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OTTAWA (Reuters) - Canada's opposition Liberals, who have slipped from first to third place ahead of an October election amid questions over their tactics, on Tuesday unveiled a raft of new policies designed to boost their chances.
The Liberals held a healthy lead for more than 18 months after Justin Trudeau took over the party in 2013 and were favorites to end almost 10 years of Conservative rule.
But Trudeau has taken a lower profile in recent weeks amid attacks from the Conservatives and the resurgent opposition New Democrats, who compete with the Liberals for the same center-left segment of the electorate.
The New Democrats (NDP) leaped into the lead after unexpectedly winning a May election in the province of Alberta, a Conservative heartland.
Trudeau's announcement on Tuesday was his first high-profile policy announcement in weeks. His 32-point plan promises to give more independence to legislators, study voting reforms to boost turnout and reverse a move to end home mail delivery.
The Conservatives are already in full campaign mode and some Liberals have complained privately that Trudeau - the telegenic 43-year-old son of former Liberal prime minister Pierre Trudeau - is not selling his message actively enough.
Trudeau said Prime Minister Stephen Harper, seeking a rare fourth consecutive election win in October, had "turned Ottawa into a partisan swamp".
An Angus Reid survey released on Tuesday put the New Democrats with 36 percent support, the Conservatives at 33 percent and the Liberals trailing at 23 percent.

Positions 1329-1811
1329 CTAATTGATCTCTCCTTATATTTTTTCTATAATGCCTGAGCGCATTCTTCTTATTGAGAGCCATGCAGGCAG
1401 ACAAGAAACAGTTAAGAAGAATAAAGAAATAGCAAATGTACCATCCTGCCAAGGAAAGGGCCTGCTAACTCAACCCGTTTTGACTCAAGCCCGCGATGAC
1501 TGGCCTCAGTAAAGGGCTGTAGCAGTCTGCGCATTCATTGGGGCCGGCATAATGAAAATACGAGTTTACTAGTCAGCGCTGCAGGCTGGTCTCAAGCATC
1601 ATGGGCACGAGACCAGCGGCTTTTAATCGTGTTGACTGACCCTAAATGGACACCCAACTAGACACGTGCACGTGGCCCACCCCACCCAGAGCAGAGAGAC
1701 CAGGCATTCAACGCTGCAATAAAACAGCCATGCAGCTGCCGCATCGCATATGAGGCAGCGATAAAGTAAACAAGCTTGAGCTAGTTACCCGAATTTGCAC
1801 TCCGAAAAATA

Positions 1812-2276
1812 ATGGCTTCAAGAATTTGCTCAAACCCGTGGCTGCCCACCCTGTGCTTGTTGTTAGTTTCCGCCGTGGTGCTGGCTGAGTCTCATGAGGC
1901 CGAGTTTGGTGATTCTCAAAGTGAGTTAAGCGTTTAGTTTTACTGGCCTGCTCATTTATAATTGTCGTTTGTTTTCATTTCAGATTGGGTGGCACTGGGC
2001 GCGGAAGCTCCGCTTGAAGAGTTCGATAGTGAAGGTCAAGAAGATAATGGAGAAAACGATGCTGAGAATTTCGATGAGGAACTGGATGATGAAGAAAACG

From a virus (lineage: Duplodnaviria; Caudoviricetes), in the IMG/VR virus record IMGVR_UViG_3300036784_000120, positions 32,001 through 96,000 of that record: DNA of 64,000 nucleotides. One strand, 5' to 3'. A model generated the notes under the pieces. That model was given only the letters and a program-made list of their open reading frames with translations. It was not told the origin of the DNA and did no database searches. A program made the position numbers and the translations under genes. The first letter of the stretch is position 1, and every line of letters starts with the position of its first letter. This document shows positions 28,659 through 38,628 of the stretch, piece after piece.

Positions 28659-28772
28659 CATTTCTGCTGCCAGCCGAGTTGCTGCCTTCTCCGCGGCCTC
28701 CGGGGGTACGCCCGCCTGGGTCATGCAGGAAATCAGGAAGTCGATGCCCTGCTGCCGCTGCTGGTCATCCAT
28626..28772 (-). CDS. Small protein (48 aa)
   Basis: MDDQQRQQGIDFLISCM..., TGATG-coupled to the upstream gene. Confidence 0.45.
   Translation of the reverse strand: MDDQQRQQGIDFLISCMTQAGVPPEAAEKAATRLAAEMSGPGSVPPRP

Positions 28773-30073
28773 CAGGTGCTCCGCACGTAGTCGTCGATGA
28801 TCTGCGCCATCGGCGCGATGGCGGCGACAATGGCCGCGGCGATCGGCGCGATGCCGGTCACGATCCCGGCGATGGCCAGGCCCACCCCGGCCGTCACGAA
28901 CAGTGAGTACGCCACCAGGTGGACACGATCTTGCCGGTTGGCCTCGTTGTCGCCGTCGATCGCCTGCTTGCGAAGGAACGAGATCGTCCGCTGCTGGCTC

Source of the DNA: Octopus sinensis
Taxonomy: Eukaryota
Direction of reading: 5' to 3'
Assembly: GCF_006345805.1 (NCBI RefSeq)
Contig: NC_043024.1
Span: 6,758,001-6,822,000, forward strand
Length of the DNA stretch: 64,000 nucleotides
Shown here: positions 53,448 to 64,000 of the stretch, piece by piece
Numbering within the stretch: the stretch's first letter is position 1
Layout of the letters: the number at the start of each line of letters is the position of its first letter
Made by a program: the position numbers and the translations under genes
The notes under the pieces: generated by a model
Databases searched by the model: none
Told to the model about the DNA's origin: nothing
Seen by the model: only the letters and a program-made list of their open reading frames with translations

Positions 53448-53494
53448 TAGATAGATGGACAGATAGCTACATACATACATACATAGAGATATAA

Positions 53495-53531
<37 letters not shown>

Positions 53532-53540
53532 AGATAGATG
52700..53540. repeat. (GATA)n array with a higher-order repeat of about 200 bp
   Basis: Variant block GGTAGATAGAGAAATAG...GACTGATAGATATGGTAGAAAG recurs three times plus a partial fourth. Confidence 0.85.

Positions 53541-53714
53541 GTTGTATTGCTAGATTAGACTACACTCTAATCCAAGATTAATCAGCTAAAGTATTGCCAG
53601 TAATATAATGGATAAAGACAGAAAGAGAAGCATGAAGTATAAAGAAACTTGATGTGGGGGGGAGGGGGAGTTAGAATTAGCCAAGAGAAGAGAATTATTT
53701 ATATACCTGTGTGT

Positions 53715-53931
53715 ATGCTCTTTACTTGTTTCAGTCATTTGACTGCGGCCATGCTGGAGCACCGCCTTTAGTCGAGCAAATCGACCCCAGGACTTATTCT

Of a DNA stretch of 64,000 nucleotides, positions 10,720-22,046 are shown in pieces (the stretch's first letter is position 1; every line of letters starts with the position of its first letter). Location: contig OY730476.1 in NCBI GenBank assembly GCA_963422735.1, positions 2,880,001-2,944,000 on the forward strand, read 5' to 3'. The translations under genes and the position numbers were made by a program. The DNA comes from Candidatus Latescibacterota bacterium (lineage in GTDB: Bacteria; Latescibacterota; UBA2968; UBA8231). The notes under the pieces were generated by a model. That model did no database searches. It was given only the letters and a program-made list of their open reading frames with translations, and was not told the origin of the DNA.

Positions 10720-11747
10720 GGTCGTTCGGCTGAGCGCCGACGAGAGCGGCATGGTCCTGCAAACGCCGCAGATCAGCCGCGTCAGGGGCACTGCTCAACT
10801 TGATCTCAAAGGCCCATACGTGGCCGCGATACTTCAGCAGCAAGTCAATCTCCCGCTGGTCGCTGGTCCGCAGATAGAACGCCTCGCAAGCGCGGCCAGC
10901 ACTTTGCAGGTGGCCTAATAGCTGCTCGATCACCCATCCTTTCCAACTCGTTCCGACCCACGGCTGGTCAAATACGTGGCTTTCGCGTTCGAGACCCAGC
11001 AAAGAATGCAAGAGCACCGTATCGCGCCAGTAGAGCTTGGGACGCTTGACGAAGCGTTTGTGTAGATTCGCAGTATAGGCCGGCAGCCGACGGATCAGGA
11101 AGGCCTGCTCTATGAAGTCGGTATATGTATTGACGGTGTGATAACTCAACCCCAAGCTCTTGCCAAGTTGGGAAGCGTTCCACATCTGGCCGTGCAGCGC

If repeated on election day, the poll suggests the Liberals could at best hope to become a junior partner in a coalition government.
That would be another humiliation for a party that has lost the last three elections and ended up in third place for the first time after the 2011 vote.
Trudeau did not respond on Tuesday when asked about the polls. But a senior Liberal strategist said the party's internal surveys showed the race was much tighter.
"(We) have it as a three-way tie, which is basically where we thought it was going to be," said the strategist, who spoke on the condition of anonymity.
Ipsos Reid pollster John Wright said the rise of the New Democrats meant Trudeau needed to persuade Liberal supporters to stick with his party rather than switching.
"He completely has vanished ... it certainly isn't the right strategic move. We are in the run-up to a campaign," he said shortly before Trudeau's announcement.
The Liberal strategist said the rise of the New Democrats was no surprise, given that some voters who wanted Harper out did not have a particular party loyalty.
"(They) just saw the NDP get rid of a bunch of Alberta Conservatives ... so of course they're going to kick the NDP's tires," the strategist said.
Trudeau last week brushed off questions about his tactics, saying his party was hard at work selling itself to Canadians.
"Polls go up and down. We're very, very aware - and have always been - that there's an awful lot of work to do between now and the fall," he said on June 10.
"I'm very confident about the place we're in and the place we're going to be come October."
There is no talk of ditching Trudeau, who many Liberals see as their only hope.
Veteran legislator John McKay said the Liberals' ground organization was in much better shape than in the previous two elections but conceded the party had not communicated its ideas as well as it could.
"I think you have to do what the Conservatives do, which is repeat, repeat, repeat, repeat, repeat and 28 times later maybe somebody will say 'Oh, yeah' ... I think that is probably something we need to sharpen up on," he said.
Editing by Matthew Lewis